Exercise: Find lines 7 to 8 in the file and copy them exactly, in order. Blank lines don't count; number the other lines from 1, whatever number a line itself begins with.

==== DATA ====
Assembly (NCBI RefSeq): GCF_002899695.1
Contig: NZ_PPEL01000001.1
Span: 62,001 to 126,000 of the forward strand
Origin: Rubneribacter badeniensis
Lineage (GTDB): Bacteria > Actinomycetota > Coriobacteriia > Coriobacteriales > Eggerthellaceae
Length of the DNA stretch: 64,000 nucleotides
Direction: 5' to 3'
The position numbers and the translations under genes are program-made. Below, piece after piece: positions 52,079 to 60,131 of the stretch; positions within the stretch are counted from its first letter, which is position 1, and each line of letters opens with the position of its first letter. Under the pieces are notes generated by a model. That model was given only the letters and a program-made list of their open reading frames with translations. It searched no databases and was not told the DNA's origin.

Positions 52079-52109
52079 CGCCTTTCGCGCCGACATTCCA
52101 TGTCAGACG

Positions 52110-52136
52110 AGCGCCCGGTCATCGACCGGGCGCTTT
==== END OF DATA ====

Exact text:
Direction: 5' to 3'
The position numbers and the translations under genes are program-made. Below, piece after piece: positions 52,079 to 60,131 of the stretch; positions within the stretch are counted from its first letter, which is position 1, and each line of letters opens with the position of its first letter. Under the pieces are notes generated by a model. That model was given only the letters and a program-made list of their open reading frames with translations. It searched no databases and was not told the DNA's origin.